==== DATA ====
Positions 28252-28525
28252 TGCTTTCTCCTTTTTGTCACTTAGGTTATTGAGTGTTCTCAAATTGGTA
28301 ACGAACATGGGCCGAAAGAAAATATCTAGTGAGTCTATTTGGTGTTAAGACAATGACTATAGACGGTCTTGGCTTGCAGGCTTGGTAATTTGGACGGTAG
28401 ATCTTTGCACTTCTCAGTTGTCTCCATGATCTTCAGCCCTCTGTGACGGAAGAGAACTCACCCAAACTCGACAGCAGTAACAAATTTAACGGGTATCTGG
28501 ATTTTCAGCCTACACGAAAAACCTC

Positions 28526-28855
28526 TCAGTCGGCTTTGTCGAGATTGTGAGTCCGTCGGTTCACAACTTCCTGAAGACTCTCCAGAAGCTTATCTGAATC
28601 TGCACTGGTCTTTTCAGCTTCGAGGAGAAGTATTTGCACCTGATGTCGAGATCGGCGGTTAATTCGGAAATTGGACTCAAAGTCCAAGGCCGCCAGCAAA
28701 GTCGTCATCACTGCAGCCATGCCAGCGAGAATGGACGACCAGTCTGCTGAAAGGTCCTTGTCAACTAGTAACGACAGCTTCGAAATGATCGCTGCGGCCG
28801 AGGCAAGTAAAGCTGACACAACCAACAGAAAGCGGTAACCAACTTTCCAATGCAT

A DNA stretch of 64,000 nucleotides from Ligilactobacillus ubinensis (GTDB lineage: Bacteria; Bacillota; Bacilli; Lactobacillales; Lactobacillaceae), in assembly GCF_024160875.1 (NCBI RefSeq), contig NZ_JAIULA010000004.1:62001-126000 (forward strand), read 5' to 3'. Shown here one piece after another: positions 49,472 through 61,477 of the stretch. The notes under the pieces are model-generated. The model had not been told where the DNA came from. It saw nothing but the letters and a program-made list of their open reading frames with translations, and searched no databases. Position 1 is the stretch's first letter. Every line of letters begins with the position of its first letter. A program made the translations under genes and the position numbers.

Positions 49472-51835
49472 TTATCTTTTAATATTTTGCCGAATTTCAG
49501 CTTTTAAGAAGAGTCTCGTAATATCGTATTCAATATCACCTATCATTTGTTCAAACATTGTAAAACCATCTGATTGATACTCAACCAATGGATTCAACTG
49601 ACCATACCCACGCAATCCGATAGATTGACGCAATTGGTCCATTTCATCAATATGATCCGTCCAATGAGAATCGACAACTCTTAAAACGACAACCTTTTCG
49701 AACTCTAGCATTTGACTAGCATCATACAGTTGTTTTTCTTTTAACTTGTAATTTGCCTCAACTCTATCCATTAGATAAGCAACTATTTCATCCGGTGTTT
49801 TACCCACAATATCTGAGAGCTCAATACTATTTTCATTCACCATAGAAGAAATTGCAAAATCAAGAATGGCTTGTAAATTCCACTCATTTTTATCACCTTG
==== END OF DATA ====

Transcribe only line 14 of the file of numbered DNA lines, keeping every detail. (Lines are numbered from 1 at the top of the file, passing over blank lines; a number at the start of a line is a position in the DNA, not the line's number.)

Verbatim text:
49501 CTTTTAAGAAGAGTCTCGTAATATCGTATTCAATATCACCTATCATTTGTTCAAACATTGTAAAACCATCTGATTGATACTCAACCAATGGATTCAACTG